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Why Plant-Level Productivity Studies are Often Misleading, and an Alternative Approach to Interference

  • Haijime Katayama
  • Shihua Lu
  • James Tybout

Applied economists often wish to measure the effects of managerial decisions or policy changes on plant-level productivity patterns. But plant-level data on physical quantities of output, capital, and intermediate inputs are usually unavailable. Therefore, when constructing productivity measures, most analysts proxy these variables with real sales revenues, depreciated capital spending, and real input expenditures. The first part of this paper argues that the resultant productivity indices have little to do with technical efficiency, product quality, or contributions to social welfare. Nonetheless, they are likely to be correlated with policy shocks and managerial decisions in misleading ways. The second part of the paper develops an alternative approach to inference. Using Steven Berry's (1994, RAND Journal) representation of equilibrium in a differentiated product market, we show how to impute each plant's unobserved marginal costs and product quality from its observed revenues and costs, and how to use this mapping to calculate plant-specific welfare-based performance measures. (Bayesian estimation techniques are required because the vector of unknown parameters is under-identified.) The final part of the paper demonstrates our methodology using panel data on Colombian pulp and paper plants.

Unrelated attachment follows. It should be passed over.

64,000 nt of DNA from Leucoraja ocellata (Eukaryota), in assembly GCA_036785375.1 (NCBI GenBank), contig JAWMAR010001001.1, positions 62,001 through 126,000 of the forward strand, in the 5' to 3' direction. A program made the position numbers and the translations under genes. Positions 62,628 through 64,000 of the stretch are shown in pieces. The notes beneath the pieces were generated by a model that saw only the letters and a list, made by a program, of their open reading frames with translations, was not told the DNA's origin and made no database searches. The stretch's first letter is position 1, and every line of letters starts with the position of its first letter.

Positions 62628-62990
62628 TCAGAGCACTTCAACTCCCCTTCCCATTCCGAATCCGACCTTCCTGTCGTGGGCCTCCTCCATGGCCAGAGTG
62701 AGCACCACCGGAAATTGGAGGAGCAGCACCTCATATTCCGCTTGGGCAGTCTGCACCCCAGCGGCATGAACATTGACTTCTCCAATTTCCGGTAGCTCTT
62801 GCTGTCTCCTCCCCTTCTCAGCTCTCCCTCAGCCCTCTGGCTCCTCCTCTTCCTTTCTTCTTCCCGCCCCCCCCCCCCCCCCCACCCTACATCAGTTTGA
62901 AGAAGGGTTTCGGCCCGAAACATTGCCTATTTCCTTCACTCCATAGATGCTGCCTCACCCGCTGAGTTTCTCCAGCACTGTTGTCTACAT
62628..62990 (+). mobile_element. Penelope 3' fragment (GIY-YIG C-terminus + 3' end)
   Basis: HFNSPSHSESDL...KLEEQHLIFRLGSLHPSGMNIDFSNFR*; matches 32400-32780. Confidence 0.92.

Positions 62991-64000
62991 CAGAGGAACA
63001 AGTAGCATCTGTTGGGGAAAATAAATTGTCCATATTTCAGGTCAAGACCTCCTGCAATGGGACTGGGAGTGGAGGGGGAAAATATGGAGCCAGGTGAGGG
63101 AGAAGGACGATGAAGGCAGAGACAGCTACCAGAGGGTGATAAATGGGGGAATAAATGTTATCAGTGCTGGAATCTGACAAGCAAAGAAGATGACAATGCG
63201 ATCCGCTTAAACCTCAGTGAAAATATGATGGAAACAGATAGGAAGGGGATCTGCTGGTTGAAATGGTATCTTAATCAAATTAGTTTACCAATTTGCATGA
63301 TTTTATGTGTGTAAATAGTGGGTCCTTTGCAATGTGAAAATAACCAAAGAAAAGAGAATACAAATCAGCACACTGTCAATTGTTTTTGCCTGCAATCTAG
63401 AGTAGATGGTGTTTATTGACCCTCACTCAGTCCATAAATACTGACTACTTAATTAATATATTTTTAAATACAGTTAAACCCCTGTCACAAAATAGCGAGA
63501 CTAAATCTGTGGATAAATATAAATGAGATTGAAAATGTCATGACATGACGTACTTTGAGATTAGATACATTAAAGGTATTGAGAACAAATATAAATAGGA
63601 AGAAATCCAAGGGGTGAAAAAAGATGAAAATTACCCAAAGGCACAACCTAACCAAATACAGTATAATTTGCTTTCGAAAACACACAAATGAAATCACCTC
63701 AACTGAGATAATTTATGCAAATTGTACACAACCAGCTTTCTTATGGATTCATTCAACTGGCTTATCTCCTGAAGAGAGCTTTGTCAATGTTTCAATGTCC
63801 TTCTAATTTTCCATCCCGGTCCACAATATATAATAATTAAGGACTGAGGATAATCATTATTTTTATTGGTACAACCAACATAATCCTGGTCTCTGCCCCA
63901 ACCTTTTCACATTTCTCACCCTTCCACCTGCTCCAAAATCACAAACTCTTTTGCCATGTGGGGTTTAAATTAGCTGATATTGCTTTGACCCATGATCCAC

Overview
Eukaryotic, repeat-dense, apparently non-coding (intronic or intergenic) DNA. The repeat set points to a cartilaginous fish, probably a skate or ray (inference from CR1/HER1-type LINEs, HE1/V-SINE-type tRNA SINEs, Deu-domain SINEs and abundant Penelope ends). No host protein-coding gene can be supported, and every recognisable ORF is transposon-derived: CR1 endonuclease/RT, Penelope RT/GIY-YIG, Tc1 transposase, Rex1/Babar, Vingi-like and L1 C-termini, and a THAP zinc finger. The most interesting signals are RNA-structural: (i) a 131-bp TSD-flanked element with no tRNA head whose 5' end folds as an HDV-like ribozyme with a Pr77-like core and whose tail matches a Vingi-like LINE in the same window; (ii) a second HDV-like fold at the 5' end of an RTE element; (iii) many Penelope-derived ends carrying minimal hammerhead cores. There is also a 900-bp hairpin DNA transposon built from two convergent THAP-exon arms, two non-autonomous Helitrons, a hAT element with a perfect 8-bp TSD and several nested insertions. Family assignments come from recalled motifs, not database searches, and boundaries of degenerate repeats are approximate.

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Paper provided by National Bureau of Economic Research, Inc in its series NBER Working Papers with number 9617.

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Date of creation: Apr 2003
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Handle: RePEc:nbr:nberwo:9617
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  1. Tor Jakob Klette & Zvi Griliches, 1994. "The Inconsistency of Common Scales Estimators when Output Prices are Unobserved and Endogenous," Discussion Papers 127, Research Department of Statistics Norway.
  2. Andrew B. Bernard & Jonathan Eaton & J. Bradford Jensen & Samuel Kortum, 2003. "Plants and Productivity in International Trade," American Economic Review, American Economic Association, vol. 93(4), pages 1268-1290, September.
  3. G. Steven Olley & Ariel Pakes, 1992. "The Dynamics of Productivity in the Telecommunications Equipment Industry," NBER Working Papers 3977, National Bureau of Economic Research, Inc.
  4. Ariel Pakes & Paul McGuire, 1992. "Computing Markov perfect Nash equilibria: numerical implications of a dynamic differentiated product model," Discussion Paper / Institute for Empirical Macroeconomics 58, Federal Reserve Bank of Minneapolis.
  5. Vernon Henderson, 2001. "Marshall's Scale Economies," Working Papers 01-17, Center for Economic Studies, U.S. Census Bureau.
  6. Andrew Caplin & Barry Nalebuff, 1990. "Aggregation and Imperfect Competition: On the Existence of Equilibrium," Cowles Foundation Discussion Papers 937, Cowles Foundation for Research in Economics, Yale University.